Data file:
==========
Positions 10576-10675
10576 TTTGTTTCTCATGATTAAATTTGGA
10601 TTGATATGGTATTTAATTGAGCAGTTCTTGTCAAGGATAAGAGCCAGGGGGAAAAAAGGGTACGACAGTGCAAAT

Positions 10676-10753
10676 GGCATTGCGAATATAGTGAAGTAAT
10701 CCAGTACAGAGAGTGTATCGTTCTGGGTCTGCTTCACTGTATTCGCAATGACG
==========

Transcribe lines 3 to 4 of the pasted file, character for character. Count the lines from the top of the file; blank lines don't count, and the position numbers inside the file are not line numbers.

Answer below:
10601 TTGATATGGTATTTAATTGAGCAGTTCTTGTCAAGGATAAGAGCCAGGGGGAAAAAAGGGTACGACAGTGCAAAT

Positions 10676-10753